Edoardo Greblo

Kant, cosmopolitan law and the laws of hospitality

Are you already subscribed?
Login to check whether this content is already included on your personal or institutional subscription.


While Kant’s ideas on international law and the project of a League of Nations as a substitute for a «world republic» have consistently received great attention, Kant’s political philosophy interpreters have not devoted the same interest to the concept of cosmopolitan law. Vice versa, the thesis presented here is that cosmopolitan law – and the right of hospitality, which represents its conceptual core – have potentially broader theoretical and political implications than the ones foreseen by Kant, who, with some exceptions, seems to sacrifice it on the altar of state interests. The discontinuous evolution of international law that has been underway for a long time seems to have followed a regulatory dynamic that corresponds to the project of a «cosmopolitan condition» with which Kant took a decisive step beyond international law and solely referred to States.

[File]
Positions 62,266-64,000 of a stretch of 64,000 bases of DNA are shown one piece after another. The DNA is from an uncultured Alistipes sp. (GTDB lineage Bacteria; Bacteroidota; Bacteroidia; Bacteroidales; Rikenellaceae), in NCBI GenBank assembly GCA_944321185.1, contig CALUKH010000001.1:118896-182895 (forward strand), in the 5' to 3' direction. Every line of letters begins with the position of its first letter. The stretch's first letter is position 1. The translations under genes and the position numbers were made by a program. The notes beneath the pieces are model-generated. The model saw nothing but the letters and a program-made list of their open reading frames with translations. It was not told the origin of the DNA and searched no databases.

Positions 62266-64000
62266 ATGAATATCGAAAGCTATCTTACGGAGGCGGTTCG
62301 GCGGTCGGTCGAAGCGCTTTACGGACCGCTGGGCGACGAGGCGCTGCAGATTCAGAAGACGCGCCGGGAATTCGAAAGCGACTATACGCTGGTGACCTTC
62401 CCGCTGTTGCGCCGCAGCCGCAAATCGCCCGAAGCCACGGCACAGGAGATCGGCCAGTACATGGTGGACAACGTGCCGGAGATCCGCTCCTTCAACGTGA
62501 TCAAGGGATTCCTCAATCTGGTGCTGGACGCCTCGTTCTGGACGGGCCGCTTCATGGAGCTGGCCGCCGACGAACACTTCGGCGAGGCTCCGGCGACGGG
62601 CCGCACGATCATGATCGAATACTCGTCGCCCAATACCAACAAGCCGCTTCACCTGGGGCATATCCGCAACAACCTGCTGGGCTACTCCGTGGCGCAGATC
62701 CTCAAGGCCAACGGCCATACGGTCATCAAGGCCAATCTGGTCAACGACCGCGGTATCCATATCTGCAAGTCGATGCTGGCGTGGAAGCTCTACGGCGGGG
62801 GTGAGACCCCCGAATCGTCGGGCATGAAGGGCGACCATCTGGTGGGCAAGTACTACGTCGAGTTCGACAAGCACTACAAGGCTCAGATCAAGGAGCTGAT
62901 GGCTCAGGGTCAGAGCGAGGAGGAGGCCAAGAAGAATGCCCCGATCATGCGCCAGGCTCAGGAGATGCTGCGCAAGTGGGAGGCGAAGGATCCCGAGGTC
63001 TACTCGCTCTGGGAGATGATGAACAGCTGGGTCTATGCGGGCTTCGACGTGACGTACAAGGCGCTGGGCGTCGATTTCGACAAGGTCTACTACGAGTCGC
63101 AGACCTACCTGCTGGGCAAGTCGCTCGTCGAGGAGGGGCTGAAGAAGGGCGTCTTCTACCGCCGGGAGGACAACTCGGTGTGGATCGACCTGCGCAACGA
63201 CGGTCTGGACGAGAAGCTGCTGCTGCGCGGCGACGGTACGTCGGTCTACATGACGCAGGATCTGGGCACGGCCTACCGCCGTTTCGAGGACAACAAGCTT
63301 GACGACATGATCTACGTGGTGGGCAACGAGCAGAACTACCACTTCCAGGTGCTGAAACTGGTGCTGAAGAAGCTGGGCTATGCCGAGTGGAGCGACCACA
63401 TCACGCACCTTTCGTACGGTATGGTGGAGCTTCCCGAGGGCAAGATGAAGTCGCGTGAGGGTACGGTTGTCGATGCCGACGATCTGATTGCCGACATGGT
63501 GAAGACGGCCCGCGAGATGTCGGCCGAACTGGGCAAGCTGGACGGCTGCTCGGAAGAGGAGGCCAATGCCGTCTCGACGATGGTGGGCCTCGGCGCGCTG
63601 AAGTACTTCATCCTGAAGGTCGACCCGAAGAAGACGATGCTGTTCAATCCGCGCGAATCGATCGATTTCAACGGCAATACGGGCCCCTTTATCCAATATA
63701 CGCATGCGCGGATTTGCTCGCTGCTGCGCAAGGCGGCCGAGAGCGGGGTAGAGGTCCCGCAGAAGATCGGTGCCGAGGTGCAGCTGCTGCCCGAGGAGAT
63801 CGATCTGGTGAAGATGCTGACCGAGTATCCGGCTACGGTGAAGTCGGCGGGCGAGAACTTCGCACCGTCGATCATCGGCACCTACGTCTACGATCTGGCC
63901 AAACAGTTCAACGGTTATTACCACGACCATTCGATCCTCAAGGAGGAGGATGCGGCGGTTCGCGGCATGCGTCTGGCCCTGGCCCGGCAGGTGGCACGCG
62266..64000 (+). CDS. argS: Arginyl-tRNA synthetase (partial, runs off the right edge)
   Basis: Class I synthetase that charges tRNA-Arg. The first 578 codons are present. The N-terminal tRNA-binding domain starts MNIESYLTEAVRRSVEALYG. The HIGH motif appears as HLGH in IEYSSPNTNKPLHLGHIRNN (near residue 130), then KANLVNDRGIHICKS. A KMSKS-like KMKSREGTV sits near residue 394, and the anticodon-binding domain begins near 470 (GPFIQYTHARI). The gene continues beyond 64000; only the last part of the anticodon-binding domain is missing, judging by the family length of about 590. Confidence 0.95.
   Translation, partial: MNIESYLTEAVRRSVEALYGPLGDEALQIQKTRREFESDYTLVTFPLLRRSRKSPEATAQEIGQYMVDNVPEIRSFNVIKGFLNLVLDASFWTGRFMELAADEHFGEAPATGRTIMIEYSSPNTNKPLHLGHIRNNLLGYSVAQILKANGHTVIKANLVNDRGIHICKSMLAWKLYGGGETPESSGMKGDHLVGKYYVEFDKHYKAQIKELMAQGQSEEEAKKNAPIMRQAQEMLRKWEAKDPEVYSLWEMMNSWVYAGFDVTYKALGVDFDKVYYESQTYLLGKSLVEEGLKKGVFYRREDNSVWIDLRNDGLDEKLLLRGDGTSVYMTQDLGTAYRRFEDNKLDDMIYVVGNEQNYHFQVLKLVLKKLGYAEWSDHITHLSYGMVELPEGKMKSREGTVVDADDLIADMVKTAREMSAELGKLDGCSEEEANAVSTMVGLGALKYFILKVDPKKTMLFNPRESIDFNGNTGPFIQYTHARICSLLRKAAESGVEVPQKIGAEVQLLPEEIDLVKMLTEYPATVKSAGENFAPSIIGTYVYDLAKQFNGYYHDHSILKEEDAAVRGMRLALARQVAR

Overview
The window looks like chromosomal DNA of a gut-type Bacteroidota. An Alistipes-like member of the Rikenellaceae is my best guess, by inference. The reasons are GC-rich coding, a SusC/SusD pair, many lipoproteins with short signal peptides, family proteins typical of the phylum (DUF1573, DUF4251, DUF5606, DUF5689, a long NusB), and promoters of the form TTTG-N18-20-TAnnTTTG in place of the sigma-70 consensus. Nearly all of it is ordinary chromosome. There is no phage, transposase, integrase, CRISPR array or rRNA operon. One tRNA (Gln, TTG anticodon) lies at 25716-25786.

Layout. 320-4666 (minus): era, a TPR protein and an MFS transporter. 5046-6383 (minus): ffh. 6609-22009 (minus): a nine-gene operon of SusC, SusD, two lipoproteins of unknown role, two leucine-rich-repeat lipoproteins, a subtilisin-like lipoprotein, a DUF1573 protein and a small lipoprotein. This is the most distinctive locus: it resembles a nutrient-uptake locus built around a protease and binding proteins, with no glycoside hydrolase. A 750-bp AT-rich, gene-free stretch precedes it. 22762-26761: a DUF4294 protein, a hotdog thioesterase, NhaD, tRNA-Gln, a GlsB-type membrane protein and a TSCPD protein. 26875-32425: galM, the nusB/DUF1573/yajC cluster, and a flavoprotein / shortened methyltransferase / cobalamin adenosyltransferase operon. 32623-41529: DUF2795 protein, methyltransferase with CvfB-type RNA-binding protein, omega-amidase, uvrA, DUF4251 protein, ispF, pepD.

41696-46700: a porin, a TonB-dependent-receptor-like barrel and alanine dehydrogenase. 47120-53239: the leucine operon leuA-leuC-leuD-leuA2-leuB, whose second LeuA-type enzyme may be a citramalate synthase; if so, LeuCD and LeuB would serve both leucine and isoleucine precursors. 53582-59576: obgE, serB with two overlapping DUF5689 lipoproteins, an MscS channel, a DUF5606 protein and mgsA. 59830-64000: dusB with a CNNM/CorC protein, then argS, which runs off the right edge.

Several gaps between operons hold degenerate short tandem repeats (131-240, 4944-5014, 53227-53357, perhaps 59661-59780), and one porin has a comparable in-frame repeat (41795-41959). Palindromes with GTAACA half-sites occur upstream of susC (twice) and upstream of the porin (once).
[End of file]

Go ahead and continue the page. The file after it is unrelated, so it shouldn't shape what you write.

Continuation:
• cosmopolitan law
  • international law
  • hospitality
  • freedom
  • citizenship


Article first page

Trova nel catalogo di Worldcat